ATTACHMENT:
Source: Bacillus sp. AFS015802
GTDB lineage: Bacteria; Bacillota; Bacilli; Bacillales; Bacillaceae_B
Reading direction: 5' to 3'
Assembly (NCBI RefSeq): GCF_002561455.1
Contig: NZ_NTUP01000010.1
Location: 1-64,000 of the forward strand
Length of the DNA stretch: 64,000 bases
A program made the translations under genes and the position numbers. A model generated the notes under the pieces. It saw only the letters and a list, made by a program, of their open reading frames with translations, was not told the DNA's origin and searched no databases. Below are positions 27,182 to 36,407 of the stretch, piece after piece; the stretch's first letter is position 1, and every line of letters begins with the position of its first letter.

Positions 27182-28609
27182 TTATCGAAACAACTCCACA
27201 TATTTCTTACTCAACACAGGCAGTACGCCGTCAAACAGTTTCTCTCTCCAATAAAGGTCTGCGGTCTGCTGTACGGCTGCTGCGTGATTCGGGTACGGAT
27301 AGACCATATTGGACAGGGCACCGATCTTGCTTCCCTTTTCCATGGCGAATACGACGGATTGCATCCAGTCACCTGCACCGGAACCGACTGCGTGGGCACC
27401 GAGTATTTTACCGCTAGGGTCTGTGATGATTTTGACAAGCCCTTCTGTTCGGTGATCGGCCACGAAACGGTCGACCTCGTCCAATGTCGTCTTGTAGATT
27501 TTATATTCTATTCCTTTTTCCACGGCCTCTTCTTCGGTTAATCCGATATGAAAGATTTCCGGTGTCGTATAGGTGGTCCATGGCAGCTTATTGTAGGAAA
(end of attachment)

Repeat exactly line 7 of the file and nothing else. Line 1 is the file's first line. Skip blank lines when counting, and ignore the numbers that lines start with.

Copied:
Length of the DNA stretch: 64,000 bases